Often known simply as Béclan outside Jura, this black grape is nearly extinct, with just one hectare known to exist in France. The first record of its existence is a 1732 document from the Besançon parliament that decrees the grape was to be kept as it was one of “the only good varieties”.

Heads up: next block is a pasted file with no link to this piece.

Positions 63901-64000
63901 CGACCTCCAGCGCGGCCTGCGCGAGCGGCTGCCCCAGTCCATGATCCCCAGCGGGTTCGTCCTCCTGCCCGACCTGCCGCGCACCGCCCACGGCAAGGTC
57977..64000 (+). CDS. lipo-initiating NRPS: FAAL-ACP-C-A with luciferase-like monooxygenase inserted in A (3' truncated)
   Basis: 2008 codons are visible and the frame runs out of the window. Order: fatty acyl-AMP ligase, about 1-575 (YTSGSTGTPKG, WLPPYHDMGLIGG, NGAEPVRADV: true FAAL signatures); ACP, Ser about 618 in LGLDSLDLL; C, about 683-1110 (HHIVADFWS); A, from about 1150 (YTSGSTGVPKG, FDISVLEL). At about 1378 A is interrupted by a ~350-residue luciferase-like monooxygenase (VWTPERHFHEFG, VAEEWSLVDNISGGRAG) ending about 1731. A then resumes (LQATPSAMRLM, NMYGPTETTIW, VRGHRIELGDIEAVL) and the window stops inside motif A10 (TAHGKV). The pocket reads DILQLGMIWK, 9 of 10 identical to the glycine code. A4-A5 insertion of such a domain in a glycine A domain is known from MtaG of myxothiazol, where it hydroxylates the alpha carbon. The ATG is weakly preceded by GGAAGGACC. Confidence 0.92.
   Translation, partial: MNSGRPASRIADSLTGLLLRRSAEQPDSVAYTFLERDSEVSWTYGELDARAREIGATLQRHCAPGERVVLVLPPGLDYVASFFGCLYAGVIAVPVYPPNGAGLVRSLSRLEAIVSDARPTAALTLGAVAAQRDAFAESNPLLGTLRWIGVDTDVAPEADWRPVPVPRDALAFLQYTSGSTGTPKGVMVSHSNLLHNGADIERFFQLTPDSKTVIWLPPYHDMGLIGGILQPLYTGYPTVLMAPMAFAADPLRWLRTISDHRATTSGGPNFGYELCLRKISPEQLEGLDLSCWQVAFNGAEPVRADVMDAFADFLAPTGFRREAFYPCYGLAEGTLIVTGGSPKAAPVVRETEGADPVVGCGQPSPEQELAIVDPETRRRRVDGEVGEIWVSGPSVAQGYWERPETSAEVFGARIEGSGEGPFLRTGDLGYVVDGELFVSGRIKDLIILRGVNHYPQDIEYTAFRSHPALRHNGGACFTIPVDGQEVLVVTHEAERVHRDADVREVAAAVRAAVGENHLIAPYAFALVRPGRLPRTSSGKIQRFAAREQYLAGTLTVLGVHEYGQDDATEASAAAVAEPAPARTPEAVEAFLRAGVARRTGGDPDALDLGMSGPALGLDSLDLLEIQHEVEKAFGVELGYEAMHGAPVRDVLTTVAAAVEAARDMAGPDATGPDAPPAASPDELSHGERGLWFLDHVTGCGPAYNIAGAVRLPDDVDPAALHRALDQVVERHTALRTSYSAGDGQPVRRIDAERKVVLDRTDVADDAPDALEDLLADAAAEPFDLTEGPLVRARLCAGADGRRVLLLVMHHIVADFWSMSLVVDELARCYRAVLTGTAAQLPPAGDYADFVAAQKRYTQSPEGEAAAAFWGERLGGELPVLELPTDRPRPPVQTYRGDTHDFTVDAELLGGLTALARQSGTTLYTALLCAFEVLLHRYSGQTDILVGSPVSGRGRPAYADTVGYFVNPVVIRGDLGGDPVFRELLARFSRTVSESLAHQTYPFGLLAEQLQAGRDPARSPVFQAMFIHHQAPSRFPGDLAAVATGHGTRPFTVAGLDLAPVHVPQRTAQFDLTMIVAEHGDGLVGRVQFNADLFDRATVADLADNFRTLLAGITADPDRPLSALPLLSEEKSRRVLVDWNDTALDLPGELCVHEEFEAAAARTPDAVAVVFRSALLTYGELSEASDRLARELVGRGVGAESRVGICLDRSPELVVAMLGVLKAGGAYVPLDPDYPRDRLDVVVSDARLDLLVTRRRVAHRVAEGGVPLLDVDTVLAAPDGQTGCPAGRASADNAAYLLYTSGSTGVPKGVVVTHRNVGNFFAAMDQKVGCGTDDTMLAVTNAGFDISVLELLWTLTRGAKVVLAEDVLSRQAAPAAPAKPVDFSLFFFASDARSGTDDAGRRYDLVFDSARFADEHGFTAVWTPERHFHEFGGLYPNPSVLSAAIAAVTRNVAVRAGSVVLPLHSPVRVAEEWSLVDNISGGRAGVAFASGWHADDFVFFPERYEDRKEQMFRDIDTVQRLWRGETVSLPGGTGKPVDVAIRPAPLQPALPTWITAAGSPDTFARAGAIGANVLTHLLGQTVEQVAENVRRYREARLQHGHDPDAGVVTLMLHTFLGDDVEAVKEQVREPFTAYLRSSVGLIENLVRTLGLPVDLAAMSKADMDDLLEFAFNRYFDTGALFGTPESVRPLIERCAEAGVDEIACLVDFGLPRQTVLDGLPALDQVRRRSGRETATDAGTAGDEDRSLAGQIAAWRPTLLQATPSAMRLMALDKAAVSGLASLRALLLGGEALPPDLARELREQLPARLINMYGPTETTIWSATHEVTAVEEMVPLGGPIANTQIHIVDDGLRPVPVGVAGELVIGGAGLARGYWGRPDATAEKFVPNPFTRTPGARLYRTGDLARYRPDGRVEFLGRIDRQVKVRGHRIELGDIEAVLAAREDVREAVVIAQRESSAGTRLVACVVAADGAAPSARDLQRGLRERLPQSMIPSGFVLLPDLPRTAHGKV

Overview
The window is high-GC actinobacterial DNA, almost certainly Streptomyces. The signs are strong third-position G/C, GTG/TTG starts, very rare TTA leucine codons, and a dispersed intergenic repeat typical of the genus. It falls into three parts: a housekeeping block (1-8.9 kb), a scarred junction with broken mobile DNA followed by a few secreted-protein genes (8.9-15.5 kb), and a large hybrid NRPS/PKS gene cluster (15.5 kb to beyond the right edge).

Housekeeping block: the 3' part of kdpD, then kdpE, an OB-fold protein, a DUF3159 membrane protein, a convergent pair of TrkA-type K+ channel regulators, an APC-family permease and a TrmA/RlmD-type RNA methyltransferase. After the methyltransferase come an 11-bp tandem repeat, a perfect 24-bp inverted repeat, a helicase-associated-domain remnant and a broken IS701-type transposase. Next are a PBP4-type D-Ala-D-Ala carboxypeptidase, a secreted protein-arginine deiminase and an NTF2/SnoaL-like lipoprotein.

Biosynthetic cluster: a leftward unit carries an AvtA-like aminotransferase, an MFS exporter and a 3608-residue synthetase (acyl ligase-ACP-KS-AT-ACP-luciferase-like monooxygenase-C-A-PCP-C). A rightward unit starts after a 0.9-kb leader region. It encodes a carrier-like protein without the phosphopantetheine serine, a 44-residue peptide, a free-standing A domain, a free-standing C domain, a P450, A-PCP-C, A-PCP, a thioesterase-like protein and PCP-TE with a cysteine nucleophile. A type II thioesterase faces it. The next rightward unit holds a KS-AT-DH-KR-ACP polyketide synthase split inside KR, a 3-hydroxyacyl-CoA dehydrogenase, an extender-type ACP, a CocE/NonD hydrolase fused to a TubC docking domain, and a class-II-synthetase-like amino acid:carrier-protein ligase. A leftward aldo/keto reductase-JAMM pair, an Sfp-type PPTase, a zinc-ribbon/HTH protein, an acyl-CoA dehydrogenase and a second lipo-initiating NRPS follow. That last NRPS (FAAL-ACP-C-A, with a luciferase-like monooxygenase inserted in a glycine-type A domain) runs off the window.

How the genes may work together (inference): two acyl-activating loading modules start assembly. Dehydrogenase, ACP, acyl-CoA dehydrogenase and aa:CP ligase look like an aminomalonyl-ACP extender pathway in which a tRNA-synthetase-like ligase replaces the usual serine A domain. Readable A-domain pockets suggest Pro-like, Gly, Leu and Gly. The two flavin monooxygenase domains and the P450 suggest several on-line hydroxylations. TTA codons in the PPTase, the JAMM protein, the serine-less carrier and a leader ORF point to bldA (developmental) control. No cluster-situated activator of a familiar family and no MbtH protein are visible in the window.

The grape produces lively wine with a moderate level of alcohol, which can be blended or varietal. It ripens mid-season, and its tiny grapes grow in small, tightly packed bunches.
Petit Béclan is known as such in Jura to differentiate it from Gros Béclan, which is a synonym for a different variety, Peloursin. It is thought that the name Béclan comes from the local word for climbing vine, beclé.